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  • 3/22/2016 - Grip

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     - Grip

    Graph Visualization with Gephi by Alex Razoumov


    1. Scientific visualization in traditional computational sciences 2. Graph/network visualization falls more into the information visualization category, deals with visual representation of a

    network of connected (and often non-numerical) items.

    Common uses of graph visualizations:

    biology: evolutionary trees, interactions between individuals, disease transmission, sequence similarity, metabolic pathways, protein interactions, pathways, regulatory cascades, gene expression, etc society: social networks, family trees, linked pages on the internet machine learning: decision trees bibliographic or citation databases computational text analysis

    Gephi is a network/graph analysis and visualization tool.

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    open source 2D interactive exploration of networks up to tens of thousands of nodes GPU acceleration to speed up rendering includes many highly configurable force-directed layout algorithms built-in metrics to measure graphs (centrality measures, density, clustering coefficients, path lengths, modularity, etc) can assign various attributes to nodes and links

    One of many network visualization packages is also open source; originally designed for biological research (can integrate with annotations, gene expression profiles, etc); now used widely outside biology various Python and R libraries, e.g., for Python, or igraph and networkD3 in R

    Runs on top of Java

    plus: single code base, can be run in Linux, Windows, Max annoying: not very efficient, needs a separate Java RE install annoying: does not observe OS-wide UI settings (trackpad speed, etc), misbehaves after sleep

    Supported file formats GEXF, GDF, GML, GraphML, PajekNET, GraphVizDOT, CSV, UCINETDL, TulipTPL, NetdrawVNA, Spreadsheet

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    Third-party implementations of scripting for Gephi:

    Gephi toolkit is a Java API to Gephi modules Scripting Plugin uses Python inside JVM (aka Jython implementation of Python) to access Gephi Java APIs -- seems to be no longer available via Tools -> Plugins; for details see console-for-gephi/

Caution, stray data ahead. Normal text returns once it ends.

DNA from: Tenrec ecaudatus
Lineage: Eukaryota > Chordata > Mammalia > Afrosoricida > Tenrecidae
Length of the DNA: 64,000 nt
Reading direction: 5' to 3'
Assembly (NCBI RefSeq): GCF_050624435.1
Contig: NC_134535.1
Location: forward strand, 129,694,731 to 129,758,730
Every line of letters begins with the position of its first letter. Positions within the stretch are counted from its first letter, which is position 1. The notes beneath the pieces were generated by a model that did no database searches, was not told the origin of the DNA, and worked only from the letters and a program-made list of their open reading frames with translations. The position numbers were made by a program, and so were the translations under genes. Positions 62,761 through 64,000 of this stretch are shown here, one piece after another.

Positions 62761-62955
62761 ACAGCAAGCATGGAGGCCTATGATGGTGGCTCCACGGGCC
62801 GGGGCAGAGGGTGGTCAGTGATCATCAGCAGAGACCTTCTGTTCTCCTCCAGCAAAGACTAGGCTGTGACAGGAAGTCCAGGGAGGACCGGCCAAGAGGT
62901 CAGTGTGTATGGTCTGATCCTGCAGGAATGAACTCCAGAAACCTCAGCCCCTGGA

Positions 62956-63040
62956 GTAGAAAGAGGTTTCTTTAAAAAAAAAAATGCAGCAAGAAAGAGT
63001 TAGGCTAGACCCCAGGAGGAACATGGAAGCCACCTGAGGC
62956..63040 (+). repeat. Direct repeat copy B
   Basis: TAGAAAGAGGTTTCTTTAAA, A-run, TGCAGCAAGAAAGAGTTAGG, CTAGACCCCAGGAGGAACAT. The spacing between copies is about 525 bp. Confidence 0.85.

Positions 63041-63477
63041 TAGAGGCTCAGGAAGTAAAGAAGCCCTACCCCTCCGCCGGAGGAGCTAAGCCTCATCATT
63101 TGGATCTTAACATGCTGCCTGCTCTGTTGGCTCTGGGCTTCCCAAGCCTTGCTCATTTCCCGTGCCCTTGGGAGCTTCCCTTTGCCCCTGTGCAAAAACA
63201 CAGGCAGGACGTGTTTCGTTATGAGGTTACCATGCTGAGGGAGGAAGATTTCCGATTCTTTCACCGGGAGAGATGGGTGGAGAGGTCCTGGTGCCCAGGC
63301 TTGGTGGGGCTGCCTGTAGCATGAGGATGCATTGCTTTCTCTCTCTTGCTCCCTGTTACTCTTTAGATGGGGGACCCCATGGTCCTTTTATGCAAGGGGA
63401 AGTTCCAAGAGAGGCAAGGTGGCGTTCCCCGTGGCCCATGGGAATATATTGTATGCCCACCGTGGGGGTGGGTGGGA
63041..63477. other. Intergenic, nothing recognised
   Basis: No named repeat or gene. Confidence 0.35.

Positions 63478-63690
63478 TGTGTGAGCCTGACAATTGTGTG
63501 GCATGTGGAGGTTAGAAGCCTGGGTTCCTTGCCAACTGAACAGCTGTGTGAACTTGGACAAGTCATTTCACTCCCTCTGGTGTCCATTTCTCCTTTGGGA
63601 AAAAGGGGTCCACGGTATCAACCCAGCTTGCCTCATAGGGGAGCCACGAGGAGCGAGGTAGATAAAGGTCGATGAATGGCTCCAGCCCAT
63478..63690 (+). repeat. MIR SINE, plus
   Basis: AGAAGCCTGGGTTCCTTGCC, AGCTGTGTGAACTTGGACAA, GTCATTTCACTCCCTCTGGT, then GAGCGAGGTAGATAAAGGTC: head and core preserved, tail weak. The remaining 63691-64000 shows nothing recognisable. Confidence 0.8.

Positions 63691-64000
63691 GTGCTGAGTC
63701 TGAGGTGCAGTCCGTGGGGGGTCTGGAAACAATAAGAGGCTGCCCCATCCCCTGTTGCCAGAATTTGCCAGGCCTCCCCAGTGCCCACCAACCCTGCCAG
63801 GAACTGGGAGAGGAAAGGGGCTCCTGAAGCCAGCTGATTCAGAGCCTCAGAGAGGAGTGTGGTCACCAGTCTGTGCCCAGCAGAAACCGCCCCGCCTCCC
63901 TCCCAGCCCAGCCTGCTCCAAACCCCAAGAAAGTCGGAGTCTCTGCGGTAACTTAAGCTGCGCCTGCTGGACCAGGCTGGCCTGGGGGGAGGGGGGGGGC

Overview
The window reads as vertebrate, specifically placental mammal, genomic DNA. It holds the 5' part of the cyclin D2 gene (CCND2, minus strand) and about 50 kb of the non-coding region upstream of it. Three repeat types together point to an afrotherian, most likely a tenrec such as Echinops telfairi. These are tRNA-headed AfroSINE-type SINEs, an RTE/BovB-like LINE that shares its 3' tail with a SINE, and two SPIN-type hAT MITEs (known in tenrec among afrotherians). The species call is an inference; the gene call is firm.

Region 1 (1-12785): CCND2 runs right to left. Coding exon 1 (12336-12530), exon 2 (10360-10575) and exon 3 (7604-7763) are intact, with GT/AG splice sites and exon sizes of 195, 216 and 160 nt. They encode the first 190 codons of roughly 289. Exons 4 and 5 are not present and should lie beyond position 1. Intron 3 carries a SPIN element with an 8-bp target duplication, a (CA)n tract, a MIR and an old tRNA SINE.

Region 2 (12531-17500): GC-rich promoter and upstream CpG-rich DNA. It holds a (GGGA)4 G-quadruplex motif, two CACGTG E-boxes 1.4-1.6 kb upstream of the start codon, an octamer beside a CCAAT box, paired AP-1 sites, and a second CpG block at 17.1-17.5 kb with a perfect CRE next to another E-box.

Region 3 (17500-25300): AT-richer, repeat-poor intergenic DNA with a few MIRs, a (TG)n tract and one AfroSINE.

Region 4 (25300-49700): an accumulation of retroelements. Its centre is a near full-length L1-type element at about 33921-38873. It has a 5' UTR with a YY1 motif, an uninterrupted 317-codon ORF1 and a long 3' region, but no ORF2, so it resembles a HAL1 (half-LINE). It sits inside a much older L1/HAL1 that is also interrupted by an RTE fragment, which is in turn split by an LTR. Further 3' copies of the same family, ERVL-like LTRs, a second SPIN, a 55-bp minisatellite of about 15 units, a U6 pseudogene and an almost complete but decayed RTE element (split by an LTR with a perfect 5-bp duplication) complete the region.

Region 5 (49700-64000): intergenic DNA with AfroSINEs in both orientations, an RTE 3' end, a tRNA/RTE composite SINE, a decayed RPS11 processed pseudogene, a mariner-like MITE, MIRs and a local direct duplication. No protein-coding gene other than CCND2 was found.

Vertices = nodes, and edges = links = connections Directed (vs. undirected) graph: edges have directions, e.g., in a family tree could have an arrow from a parent to a child

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    Dataset 1: algorithmically generated network

    long links: every number is linked to its square short links: every number in a group is linked to two other random numbers in the same group long links: link two random nodes globally, repeat specified number of times

    The code is listed below:

    #!/usr/bin/env python

    numberOfGroups = 15 # the number of nodes is (numberOfGroups+1)**2-1 numberOfLongConnections = 100 # number of completely random long edges

    # network contribution #1: almost isolated communities numberOfNodes = (numberOfGroups+1)**2 - 1 from random import choice for i in range(1,numberOfGroups+1): square = i**2 nextSquare = (i+1)**2 print(i,';',square,sep='') for j in range(square,nextSquare): group = list(range(square,nextSquare)) group.remove(j) a1 = choice(group) group.remove(a1) a2 = choice(group) group.remove(a2) print(j,';',a1,';',a2,sep='')

    # network contribution #2: completely random long edges if numberOfLongConnections > 0: allPoints = list(range(1,numberOfNodes))

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    for i in range(numberOfLongConnections): a = choice(allPoints) allPoints.remove(a) b = choice(allPoints) allPoints.remove(b) print(a,';',b,sep='')

    Let's try numberOfGroups = 6 and numberOfLongConnections = 0. This will give us (numberOfGroups+1)**2-1 = 48 nodes and 102 edges.

    $ ./ > numbers.csv

    Let's open this file in Gephi and walk through its GUI: Overview, Data Laboratory, Statistics, Context.

    Layout -> Circular Layout Layout -> Dual Circle Layout with 15 points on the inner circle